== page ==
I have always shied away from things overtly girlie. Pink and sparkles and jewelry have never been my thing. Another aspect Orenstein touches on, though, is body image. It’s surprising how much this is linked to the early commercialism geared towards young girls and how we teach our daughters to become women. Like most women around the world, I have struggled with my body image since I was fairly young, and I am only now realizing how to handle it in a healthy way. So as I read Orentstein’s section on body image, I expected to shake my head as one who has been through it already, one who has come out on the other side.

This is the blurry line, though. I read this book with the interest of an outside observer, but instead of coming away from it seeing things more clearly, I found myself with a new (and largely subconscious) focus on my own body. Instead of seeing myself as free and learning about how I’d been enslaved in the first place, I was thinking with every bite, with every glance in the mirror, Shoot. Cut it out, Cath. Instead of freeing myself, my knowledge was starting to re-entrap me.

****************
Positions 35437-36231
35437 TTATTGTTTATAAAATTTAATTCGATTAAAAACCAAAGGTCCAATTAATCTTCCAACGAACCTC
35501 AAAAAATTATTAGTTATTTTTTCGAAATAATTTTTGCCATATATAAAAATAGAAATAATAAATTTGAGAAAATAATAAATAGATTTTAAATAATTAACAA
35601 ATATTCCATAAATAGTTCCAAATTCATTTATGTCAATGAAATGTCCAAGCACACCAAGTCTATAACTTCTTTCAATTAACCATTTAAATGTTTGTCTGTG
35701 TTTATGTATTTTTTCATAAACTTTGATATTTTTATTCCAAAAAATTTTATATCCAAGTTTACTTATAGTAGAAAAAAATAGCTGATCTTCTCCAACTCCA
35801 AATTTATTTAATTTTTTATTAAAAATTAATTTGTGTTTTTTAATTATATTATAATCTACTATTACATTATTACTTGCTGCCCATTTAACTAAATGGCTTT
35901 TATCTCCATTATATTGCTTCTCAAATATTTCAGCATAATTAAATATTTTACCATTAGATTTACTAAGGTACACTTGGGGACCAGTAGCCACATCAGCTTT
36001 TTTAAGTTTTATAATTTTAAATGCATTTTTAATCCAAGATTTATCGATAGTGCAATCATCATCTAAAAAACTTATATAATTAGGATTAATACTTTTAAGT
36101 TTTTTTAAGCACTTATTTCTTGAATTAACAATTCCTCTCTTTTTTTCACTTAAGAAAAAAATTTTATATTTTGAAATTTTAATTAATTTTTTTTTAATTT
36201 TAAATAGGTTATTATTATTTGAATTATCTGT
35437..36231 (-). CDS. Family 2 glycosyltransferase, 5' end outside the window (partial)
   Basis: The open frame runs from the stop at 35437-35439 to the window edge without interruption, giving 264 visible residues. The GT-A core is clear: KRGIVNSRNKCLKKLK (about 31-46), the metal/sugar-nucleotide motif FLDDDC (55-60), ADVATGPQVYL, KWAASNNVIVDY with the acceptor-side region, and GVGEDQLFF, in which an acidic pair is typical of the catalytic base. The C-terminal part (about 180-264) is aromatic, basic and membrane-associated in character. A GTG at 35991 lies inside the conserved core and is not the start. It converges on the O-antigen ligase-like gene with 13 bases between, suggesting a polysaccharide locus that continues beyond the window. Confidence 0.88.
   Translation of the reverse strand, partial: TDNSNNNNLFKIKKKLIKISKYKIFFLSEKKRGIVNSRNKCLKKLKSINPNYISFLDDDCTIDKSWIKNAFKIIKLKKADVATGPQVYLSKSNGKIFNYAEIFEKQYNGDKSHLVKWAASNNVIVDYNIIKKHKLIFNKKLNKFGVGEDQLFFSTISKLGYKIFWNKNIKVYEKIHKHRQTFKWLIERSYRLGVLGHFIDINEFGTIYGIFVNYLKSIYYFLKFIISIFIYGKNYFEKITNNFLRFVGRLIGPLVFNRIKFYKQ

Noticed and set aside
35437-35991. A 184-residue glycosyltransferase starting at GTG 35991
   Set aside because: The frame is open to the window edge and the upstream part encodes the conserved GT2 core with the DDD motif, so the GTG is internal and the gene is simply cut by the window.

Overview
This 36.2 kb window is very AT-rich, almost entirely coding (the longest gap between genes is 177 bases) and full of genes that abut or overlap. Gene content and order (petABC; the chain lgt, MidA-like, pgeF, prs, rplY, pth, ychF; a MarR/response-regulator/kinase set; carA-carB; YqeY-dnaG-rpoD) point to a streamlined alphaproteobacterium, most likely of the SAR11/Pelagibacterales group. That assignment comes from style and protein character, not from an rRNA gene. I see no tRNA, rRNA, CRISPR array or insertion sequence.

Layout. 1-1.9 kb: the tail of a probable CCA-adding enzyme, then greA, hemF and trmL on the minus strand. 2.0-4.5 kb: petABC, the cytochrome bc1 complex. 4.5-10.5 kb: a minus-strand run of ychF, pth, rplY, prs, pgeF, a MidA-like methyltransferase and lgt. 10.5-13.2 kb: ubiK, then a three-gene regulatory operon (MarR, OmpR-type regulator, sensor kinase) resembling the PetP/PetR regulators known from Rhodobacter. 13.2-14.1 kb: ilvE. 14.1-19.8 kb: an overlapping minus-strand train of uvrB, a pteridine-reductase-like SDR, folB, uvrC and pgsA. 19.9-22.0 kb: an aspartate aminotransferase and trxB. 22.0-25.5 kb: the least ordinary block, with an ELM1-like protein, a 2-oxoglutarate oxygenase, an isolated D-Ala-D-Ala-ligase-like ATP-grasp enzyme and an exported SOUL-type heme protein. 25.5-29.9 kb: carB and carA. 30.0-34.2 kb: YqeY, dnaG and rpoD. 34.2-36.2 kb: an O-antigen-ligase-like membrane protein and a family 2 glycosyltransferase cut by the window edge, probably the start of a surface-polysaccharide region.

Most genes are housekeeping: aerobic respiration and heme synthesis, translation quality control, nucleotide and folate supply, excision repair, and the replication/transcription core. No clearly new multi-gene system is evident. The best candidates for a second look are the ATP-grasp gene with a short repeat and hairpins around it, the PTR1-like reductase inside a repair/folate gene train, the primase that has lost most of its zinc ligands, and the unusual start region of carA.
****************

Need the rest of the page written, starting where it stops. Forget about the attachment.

My first thought was that maybe I should stop reading books like this, books that make my hyper-aware of myself and things I struggle with. I know, though, that this removal of self from reality is something I am too quick to run to (i.e., my declaration of living on a farm without electricity at the age of six). The bottom line is: I still think knowledge is worth it. I can’t stop learning and changing how I think because it makes me momentarily relapse into whatever it is I’m reading about. I plan to read books on issues that are upsetting, things that I’ve struggled with and continue to struggle with, even though I know this might mean I think about it more. Even though it might mean I find myself mired (again) in my own sin. It’s a balancing act, really. How to ponder issues and learn, while remembering that we are not above falling into the same old  traps.